Here’s What The World’s Tallest Slum Looks Like

An intimate look at the lives of the 3,000 people in Caracas’s “Tower of David”.

1. It boasts a helicopter landing pad, glorious views of the Avila mountain range, and large balconies for weekend barbecues.

Jorge Silva / Reuters

Men rest after salvaging metal on the 30th floor of the “Tower of David” skyscraper in Caracas February 3, 2014.

ID: 2854528

2. But it’s no five-star hotel or swanky apartment block: it is a slum, probably the highest in the world.

Jorge Silva / Reuters

Adriana Gutierrez and her son Carlos Adrian watch TV as they sit on their bed in their 24th floor apartment, February 3, 2014.

ID: 2854534

3. It was intended to be a shining new financial centre but was abandoned around 1994 after the death of its developer - banker and horse-breeder David Brillembourg - and the collapse of the financial sector.

Jorge Silva / Reuters

The city is seen from the 44th floor, February 9, 2014.

ID: 2854536

4. In 2007, squatters invaded the huge concrete skeleton.

Jorge Silva / Reuters

A view of the lobby from the top of the skyscraper, February 3, 2014.

ID: 2854540

5. Then-president Hugo Chavez’s socialist government turned a blind eye, and now about 3,000 people call the tower their home.

Jorge Silva / Reuters

Thais Ruiz, 36, talks on the telephone and drinks coffee as she sits under a crack in the roof of her living room on the 27th floor, February 6, 2014.

ID: 2854530

6. “The residents regard it as a safe haven from the violence and turf warfare that blights the capital’s street-level slums,” reports The Independent.

Jorge Silva / Reuters

A shop is seen through a doorway, February 6, 2014.

ID: 2854529

7. Photographer Jorge Silva took these photos in February.

Jorge Silva / Reuters

Maria works in a sewing workshop in her apartment, February 6, 2014.

ID: 2854532

8. On the Reuters blog, he writes: “The tower is a physical example of the greatest problems faced by Venezuelan society: a great scarcity of housing, and a security crisis.”

Jorge Silva / Reuters

A man sits with his family in his apartment, February 3, 2014.

ID: 2854545

9. His first attempts to document people’s lives in 2007 weren’t successful, because the residents were hostile to the media after a critical article about them.

Jorge Silva / Reuters

Teenagers chat on the 10th floor, February 3, 2014.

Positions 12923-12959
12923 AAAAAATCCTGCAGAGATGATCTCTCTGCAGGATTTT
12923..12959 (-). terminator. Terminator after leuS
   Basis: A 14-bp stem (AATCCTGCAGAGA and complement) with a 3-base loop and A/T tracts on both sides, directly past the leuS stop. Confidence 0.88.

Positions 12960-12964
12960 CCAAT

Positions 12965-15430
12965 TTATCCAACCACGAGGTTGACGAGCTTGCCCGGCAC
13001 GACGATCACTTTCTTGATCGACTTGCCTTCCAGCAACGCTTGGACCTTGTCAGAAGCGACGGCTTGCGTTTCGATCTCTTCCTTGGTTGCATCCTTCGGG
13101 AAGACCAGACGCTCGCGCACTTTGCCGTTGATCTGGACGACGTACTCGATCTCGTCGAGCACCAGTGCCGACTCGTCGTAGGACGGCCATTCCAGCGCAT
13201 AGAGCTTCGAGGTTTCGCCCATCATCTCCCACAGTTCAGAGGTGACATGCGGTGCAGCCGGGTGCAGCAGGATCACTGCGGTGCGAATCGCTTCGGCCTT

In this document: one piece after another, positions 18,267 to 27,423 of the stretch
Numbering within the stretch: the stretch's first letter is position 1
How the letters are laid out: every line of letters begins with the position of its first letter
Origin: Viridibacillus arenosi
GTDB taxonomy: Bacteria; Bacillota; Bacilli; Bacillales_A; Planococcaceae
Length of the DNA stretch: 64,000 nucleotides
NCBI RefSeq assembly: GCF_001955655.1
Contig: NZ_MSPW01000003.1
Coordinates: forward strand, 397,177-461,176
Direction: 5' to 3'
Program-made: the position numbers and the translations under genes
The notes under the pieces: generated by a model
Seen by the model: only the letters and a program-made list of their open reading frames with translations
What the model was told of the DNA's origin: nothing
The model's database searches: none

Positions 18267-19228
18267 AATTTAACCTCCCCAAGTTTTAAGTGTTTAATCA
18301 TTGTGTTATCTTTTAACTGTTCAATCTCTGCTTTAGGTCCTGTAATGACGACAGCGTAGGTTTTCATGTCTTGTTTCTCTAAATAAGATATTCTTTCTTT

ID: 2854537

10. It still attracts hostile headlines, and featured in an episode of Homeland as a kidnappers’ den.

Jorge Silva / Reuters

A girl rides a bicycle on a balcony, February 5, 2014.

ID: 2854541

11. Silva writes: “My intention wasn’t to follow on from these headlines. I wanted above all to create a portrait of the lives of the thousands of people who call this place home, and who face struggles and risks every day.”

Jorge Silva / Reuters

Paola Medina, 29, packs as she prepare to leave her apartment after living in the “Tower of David” skyscraper for almost a year, March 25, 2014.

ID: 2854542

12. “I wanted to document without judging.”

Jorge Silva / Reuters

A woman uses her mobile phone during a blackout, March 25, 2014.

ID: 2854544

13. Silva says he felt there was a strong sense of community in the tower.

Jorge Silva / Reuters

Beatriz fills out a crossword while taking care of her grandchildren outside their apartment, February 3, 2014.

ID: 2854546

14. “Inside the building’s long hallways there are warehouses, clothing stores, beauty parlours and day-care centers.”

Jorge Silva / Reuters

A woman looks out of a window at her shop in a corridor, February 6, 2014.

ID: 2854549

15. And on one occasion, a resident told Silva that he thought they were “the richest of the poor”.

Jorge Silva / Reuters
ID: 2854550


This post has been corrected to properly credit The Independent as a source.

ID: 3490074

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Alan White is a senior reporter for BuzzFeed News and is based in London.
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